Yumi Moon - Associate Professor of History, Stanford University
The 38th parallel of latitude was chosen in 1945 by the USA and USSR as a convenient borderline for their divided military occupation of the Korean peninsula. Under this divided occupation, Korea rapidly developed two ideologically different regimes, a socialist state in the North and a liberal state in the South. Their conflict culminated in the outbreak of the Korean War in June 1950. This talk will introduce stories of Northern Koreans who crossed the 38th parallel between 1945 and 1950. Why did they leave North Korea under the revolution, and what did they do in South Korea? By answering these questions, this talk seeks to revise the established historiography on the formation of postcolonial Koreas and the origins of the Korean War.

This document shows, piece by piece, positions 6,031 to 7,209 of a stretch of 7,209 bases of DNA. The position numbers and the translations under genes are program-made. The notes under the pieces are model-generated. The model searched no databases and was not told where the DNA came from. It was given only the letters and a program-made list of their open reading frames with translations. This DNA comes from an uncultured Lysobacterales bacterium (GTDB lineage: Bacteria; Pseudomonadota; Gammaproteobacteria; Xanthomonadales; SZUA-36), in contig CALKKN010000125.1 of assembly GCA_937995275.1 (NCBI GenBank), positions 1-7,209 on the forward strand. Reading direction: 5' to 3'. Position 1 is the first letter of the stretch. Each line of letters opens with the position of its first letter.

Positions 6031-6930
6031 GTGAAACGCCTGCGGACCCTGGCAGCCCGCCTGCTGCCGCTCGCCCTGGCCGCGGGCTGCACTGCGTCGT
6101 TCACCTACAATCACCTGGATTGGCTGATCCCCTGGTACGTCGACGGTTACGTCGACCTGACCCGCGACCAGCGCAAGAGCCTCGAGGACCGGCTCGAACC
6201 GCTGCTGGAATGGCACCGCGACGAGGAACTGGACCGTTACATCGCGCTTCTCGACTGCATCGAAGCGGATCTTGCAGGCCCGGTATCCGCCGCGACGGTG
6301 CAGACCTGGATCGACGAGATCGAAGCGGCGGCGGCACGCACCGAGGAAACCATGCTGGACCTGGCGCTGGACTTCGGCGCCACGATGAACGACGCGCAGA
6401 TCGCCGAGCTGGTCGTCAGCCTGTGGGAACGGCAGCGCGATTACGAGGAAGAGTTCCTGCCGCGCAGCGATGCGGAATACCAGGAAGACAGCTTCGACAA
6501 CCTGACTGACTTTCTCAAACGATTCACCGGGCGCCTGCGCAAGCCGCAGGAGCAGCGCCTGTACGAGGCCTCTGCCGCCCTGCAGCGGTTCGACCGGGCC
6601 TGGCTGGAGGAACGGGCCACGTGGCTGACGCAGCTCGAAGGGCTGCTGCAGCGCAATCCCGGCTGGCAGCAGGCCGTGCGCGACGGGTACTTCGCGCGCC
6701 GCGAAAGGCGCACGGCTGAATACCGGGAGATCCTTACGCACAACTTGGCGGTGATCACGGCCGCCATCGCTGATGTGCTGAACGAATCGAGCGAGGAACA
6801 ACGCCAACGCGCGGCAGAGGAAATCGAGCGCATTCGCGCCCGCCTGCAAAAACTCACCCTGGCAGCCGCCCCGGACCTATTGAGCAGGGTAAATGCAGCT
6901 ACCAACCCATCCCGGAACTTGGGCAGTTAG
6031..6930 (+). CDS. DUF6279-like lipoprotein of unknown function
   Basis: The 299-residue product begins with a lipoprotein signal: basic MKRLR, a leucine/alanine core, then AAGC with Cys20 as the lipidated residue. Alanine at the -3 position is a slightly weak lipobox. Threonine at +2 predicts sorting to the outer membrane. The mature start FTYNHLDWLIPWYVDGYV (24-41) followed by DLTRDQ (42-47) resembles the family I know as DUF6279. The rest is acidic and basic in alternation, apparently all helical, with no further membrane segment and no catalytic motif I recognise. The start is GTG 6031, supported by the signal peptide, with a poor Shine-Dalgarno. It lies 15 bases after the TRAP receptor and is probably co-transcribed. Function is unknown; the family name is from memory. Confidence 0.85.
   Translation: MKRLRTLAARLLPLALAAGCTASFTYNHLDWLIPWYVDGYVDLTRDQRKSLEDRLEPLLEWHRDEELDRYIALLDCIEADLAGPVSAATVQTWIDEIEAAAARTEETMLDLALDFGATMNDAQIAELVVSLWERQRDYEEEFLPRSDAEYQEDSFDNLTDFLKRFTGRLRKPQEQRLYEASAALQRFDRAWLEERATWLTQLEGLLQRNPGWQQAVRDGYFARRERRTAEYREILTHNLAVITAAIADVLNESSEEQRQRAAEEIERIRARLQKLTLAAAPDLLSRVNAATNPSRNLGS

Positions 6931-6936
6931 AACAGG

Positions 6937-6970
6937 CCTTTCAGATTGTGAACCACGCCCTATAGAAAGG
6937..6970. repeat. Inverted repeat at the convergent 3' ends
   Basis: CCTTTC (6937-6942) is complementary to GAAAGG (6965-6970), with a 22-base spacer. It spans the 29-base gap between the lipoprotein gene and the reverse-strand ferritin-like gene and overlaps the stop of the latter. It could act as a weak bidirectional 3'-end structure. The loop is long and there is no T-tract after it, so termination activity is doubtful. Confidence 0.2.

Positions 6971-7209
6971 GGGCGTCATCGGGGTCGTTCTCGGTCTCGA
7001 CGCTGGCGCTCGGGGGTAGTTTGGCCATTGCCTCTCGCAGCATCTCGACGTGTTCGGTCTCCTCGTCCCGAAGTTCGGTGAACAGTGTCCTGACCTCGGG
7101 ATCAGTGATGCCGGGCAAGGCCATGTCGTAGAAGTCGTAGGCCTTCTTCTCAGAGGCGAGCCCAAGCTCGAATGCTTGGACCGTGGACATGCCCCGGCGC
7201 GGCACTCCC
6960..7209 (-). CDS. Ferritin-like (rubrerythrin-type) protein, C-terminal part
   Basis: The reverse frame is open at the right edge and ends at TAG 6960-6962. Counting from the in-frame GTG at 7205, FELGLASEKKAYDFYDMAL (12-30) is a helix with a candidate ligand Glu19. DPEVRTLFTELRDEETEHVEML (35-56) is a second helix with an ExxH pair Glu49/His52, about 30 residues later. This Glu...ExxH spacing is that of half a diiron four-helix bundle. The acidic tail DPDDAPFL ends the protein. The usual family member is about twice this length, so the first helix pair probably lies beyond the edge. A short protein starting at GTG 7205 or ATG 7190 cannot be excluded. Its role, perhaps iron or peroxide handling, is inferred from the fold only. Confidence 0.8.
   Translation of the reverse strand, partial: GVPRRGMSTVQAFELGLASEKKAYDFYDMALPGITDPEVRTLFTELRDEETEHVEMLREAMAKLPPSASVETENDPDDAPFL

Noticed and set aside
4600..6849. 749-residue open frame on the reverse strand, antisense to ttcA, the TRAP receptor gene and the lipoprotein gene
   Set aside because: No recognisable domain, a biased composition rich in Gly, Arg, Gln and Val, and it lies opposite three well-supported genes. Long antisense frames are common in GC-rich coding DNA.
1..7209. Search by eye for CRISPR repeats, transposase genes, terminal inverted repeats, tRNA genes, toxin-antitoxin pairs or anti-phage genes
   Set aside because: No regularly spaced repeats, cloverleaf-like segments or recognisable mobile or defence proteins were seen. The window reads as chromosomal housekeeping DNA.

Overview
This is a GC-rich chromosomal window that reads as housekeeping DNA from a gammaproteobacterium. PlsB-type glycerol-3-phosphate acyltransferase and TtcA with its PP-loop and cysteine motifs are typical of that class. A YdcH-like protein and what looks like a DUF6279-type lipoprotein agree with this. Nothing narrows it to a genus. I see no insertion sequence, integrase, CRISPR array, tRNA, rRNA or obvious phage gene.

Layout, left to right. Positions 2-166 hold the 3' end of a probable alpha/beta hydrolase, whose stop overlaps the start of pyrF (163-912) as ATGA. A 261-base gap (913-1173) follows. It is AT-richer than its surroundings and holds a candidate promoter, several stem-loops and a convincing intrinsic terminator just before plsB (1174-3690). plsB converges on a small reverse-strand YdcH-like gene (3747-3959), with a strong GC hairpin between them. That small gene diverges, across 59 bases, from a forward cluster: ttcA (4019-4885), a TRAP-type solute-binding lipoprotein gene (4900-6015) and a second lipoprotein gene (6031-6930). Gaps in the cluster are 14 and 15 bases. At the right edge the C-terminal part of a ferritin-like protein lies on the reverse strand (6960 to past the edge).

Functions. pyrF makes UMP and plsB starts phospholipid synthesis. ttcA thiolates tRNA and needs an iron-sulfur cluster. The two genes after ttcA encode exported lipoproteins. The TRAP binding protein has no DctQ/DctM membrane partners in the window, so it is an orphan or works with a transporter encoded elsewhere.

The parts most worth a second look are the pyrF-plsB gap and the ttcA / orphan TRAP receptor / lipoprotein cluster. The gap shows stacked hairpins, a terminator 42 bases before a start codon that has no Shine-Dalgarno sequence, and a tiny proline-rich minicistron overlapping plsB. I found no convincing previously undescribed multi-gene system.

Yumi Moon was born and educated in South Korea, receiving her undergraduate and M.A. degrees in Political Science from Seoul National University. She went on to receive her Ph.D. in History and East Asian Languages from Harvard University. She has taught Korean History at Stanford University since 2007.
In 2013, Professor Moon published her first book, Populist Collaborators: The Ilchinhoe and Japanese Colonization of Korea, with Cornell University Press. She is currently working on a second book project, Toward a Free State: Imperial Shift and the Formation of Postwar South Korea, 1937-1950.
She is the mother of two children.